It was two months after this scene, a lovely Sabbath morning, in the earliest May, as Lumley, Lord Vargrave, sat alone, by the window in his late uncle's villa, in his late uncle's easy-chair--his eyes were resting musingly on the green lawn on which the windows opened, or rather on two forms that were seated upon a rustic bench in the middle of the sward. One was the widow in her weeds, the other was that fair and lovely child destined to be the bride of the new lord. The hands of the mother and daughter were clasped each in each. There was sadness in the faces of both--deeper if more resigned on that of the elder, for the child sought to console her parent, and grief in childhood comes with a b.u.t.terfly's wing.

Lumley gazed on them both, and on the child more earnestly.

"She is very lovely," he said; "she will be very rich. After all, I am not to be pitied. I am a peer, and I have enough to live upon at present. I am a rising man--our party wants peers; and though I could not have had more than a subaltern's seat at the Treasury Board six months ago, when I was an active, zealous, able commoner, now that I am a lord, with what they call a stake in the country, I may open my mouth and--bless me! I know not how many windfalls may drop in! My uncle was wiser than I thought in wrestling for this peerage, which he won and I wear!--Then, by and by, just at the age when I want to marry and have an heir (and a pretty wife saves one a vast deal of trouble), L200,000 and a young beauty! Come, come, I have strong cards in my hands if I play them tolerably. I must take care that she falls desperately in love with me. Leave me alone for that--I know the s.e.x, and have never failed except in--ah, that poor Florence! Well, it is no use regretting! Like thrifty artists, we must paint out the unmarketable picture, and call luckier creations to fill up the same canvas!"

Here the servant interrupted Lord Vargrave's meditation by bringing in the letters and the newspapers which had just been forwarded from his town house. Lord Vargrave had spoken in the Lords on the previous Friday, and he wished to see what the Sunday newspapers said of his speech. So he took up one of the leading papers before he opened the letters. His eyes rested upon two paragraphs in close neighbourhood with each other: the first ran thus:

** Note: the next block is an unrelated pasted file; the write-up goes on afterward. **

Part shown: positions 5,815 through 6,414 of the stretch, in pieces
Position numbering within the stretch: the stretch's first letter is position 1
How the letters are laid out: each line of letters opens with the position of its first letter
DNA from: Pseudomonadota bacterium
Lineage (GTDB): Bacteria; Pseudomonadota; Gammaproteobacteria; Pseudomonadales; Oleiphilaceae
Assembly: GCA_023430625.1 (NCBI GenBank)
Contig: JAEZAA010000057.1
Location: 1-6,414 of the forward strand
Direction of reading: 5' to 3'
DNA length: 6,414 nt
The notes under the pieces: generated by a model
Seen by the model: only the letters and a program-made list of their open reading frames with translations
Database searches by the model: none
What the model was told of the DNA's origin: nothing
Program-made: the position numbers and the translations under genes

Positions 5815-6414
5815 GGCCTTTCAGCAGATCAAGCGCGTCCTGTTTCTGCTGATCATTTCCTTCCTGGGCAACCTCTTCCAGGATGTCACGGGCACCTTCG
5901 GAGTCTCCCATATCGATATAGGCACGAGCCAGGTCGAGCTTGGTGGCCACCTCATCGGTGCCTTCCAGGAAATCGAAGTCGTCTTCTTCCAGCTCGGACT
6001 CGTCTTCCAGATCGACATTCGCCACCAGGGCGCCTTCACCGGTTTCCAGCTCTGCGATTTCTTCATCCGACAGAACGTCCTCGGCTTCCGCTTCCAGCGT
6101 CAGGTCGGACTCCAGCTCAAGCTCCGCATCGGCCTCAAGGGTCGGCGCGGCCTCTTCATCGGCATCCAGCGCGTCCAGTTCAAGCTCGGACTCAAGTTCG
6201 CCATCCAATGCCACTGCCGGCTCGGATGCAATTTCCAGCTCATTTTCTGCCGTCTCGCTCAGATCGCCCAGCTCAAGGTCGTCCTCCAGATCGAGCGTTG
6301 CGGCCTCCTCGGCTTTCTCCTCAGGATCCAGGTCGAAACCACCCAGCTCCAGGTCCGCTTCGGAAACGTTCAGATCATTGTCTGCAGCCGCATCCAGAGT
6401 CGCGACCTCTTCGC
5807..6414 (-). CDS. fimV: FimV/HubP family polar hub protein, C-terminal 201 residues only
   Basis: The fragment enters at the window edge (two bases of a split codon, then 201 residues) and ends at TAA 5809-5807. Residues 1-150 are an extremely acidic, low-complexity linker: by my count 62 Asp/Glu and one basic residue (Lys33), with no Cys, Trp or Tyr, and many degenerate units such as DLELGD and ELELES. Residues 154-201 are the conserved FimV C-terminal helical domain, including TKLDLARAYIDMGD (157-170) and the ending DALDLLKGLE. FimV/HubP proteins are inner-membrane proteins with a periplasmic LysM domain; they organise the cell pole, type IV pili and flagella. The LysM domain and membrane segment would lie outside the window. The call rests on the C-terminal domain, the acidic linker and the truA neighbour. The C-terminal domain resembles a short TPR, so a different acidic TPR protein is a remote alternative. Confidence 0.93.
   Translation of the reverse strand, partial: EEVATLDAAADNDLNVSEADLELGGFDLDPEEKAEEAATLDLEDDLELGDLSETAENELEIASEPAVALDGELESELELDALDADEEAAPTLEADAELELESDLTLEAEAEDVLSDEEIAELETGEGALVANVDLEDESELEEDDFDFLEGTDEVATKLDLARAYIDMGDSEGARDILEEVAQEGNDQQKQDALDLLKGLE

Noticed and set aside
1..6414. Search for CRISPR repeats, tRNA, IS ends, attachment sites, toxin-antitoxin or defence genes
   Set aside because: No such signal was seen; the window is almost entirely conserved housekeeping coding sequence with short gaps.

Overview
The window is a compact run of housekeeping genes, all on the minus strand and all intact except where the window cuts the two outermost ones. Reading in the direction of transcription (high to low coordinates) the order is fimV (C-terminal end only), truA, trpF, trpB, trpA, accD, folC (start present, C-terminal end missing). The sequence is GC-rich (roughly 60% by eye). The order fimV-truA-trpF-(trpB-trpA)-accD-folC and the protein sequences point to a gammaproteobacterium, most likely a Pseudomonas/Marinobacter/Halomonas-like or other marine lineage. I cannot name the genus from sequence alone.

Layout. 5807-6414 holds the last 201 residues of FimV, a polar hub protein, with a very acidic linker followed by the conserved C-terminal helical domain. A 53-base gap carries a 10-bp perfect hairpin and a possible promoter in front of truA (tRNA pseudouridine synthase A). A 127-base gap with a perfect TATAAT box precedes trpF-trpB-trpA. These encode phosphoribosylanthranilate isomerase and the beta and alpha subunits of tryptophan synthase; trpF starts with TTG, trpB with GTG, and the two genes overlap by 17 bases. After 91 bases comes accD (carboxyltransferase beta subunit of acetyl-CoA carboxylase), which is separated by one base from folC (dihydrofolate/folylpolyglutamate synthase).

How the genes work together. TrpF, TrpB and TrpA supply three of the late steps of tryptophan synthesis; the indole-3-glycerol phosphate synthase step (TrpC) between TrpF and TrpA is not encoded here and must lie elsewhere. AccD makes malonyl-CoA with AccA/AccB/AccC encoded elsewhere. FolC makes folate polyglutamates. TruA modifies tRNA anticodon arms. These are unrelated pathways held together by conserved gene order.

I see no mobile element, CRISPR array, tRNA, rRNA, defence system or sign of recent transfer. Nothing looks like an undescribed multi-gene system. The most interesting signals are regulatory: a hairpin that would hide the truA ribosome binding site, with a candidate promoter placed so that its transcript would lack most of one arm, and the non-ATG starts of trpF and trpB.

"The celebrated Mr. Maltravers has abruptly resigned his seat for the ------ of ------, and left town yesterday on an extended tour on the Continent. Speculation is busy on the causes of the singular and unexpected self-exile of a gentleman so distinguished--in the very zenith of his career."

"So, he has given up the game!" muttered Lord Vargrave; "he was never a practical man--I am glad he is out of the way. But what's this about myself?"

"We hear that important changes are to take place in the government---it is said that ministers are at last alive to the necessity of strengthening themselves with new talent. Among other appointments confidently spoken of in the best-informed circles, we learn that Lord Vargrave is to have the place of ------. It will be a popular appointment. Lord Vargrave is not a holiday orator, a mere declamatory rhetorician--but a man of clear business-like views, and was highly thought of in the House of Commons. He has also the art of attaching his friends, and his frank, manly character cannot fail to have its due effect with the English public. In another column of our journal our readers will see a full report of his excellent maiden speech in the House of Lords, on Friday last: the sentiments there expressed do the highest honour to his lordship's patriotism and sagacity."

"Very well, very well indeed!" said Lumley, rubbing his hands; and turning to his letters, his attention was drawn to one with an enormous seal, marked "Private and confidential." He knew before he opened it that it contained the offer of the appointment alluded to in the newspaper. He read, and rose exultantly; pa.s.sing through the French windows, he joined Lady Vargrave and Evelyn on the lawn, and, as he smiled on the mother and caressed the child, the scene and the group made a pleasant picture of English domestic happiness.

Here ends the First Portion of this work: it ends in the view that bounds us when we look on the practical world with the outward unspiritual eye--and see life that dissatisfies justice,--for life is so seen but in fragments. The influence of fate seems so small on the man who, in erring, but errs as the egotist, and shapes out of ill some use that can profit himself. But Fate hangs a shadow so vast on the heart that errs but in venturing and knows only in others the sources of sorrow and joy.

Go alone, O Maltravers, unfriendly, remote--thy present a waste, and thy past life a ruin, go forth to the future!--Go, Ferrers, light cynic--with the crowd take thy way,--complacent, elated,--no cloud upon conscience, for thou seest but sunshine on fortune.--Go forth to the future!

Human life is compared to the circle.--Is the simile just? All lines that are drawn from the centre to touch the circ.u.mference, by the law of the circle, are equal. But the lines that are drawn from the heart of the man to the verge of his destiny--do they equal each other?--Alas!

some seem so brief, and some lengthen on as for ever.


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Ernest Maltravers Part 60 summary